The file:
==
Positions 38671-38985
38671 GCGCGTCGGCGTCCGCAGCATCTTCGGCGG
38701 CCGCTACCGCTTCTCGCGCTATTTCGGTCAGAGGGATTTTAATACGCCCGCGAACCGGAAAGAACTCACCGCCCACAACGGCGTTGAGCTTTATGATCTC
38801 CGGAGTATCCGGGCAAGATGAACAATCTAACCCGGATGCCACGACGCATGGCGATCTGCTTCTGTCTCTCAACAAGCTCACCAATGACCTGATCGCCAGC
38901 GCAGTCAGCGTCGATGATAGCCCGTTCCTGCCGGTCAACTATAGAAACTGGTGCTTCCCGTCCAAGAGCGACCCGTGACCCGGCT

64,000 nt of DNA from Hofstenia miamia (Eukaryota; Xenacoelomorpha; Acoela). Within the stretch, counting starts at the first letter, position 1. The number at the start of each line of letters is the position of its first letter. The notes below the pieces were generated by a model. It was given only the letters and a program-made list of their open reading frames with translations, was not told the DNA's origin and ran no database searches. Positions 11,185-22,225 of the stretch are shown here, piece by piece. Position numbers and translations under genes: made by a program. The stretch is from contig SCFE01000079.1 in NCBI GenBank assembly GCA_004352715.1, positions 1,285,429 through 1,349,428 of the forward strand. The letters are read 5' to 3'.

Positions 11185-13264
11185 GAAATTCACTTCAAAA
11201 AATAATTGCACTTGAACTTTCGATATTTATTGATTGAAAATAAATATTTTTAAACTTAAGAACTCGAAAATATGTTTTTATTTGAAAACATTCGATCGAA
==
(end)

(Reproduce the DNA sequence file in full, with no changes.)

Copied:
Positions 38671-38985
38671 GCGCGTCGGCGTCCGCAGCATCTTCGGCGG
38701 CCGCTACCGCTTCTCGCGCTATTTCGGTCAGAGGGATTTTAATACGCCCGCGAACCGGAAAGAACTCACCGCCCACAACGGCGTTGAGCTTTATGATCTC
38801 CGGAGTATCCGGGCAAGATGAACAATCTAACCCGGATGCCACGACGCATGGCGATCTGCTTCTGTCTCTCAACAAGCTCACCAATGACCTGATCGCCAGC
38901 GCAGTCAGCGTCGATGATAGCCCGTTCCTGCCGGTCAACTATAGAAACTGGTGCTTCCCGTCCAAGAGCGACCCGTGACCCGGCT

64,000 nt of DNA from Hofstenia miamia (Eukaryota; Xenacoelomorpha; Acoela). Within the stretch, counting starts at the first letter, position 1. The number at the start of each line of letters is the position of its first letter. The notes below the pieces were generated by a model. It was given only the letters and a program-made list of their open reading frames with translations, was not told the DNA's origin and ran no database searches. Positions 11,185-22,225 of the stretch are shown here, piece by piece. Position numbers and translations under genes: made by a program. The stretch is from contig SCFE01000079.1 in NCBI GenBank assembly GCA_004352715.1, positions 1,285,429 through 1,349,428 of the forward strand. The letters are read 5' to 3'.

Positions 11185-13264
11185 GAAATTCACTTCAAAA
11201 AATAATTGCACTTGAACTTTCGATATTTATTGATTGAAAATAAATATTTTTAAACTTAAGAACTCGAAAATATGTTTTTATTTGAAAACATTCGATCGAA